# Similar figures and geometric constructions

Similar figures are the same shape as each other, but
may be different sizes. The *scale factor* is the ratio between the sizes
of the two shapes. For instance, these two similar rectangles have a scale
factor of 2.0:

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The scale factor is the ratio between the lengths of
any *corresponding* sides. For instance, we could work the scale factor
out by comparing the top side lengths – one is 2.5 cm long, and one is 5 cm
long, twice as long. The scale factor *does not* correspond to the ratio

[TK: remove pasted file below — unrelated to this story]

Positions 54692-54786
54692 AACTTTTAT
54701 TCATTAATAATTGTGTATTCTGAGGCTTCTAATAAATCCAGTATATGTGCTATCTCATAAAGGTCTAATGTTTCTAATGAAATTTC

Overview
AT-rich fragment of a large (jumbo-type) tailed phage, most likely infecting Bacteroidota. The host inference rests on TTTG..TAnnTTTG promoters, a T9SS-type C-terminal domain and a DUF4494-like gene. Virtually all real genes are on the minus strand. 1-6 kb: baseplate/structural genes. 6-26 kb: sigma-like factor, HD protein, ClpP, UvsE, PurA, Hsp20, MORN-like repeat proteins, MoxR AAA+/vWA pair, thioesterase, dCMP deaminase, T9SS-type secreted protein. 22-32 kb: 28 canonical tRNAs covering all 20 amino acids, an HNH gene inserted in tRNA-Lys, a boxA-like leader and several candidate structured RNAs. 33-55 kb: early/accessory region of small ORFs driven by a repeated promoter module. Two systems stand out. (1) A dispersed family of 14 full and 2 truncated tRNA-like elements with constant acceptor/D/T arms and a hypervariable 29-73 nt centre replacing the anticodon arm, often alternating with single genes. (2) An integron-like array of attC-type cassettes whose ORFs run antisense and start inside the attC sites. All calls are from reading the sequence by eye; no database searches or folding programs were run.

in the areas of the two shapes. These rectangles have a scale factor of 2, but
the ratio between their *areas *is 4.

In general, if you’re trying to work out the scale
factor, find two *corresponding* sides and work out the ratio in their
side lengths. You can’t use angles to work out a scale factor because the
angles don’t change between two similar figures, only the side lengths.

Say we didn’t know the length of the 5 cm side in the large rectangle. If we were told that the rectangles were similar, we could first work out the scale factor using the 1.5 cm and 3 cm sides. Then, we could multiply the 2.5 cm side on the small rectangle by the scale factor to work out the length of the unknown side in the large rectangle.

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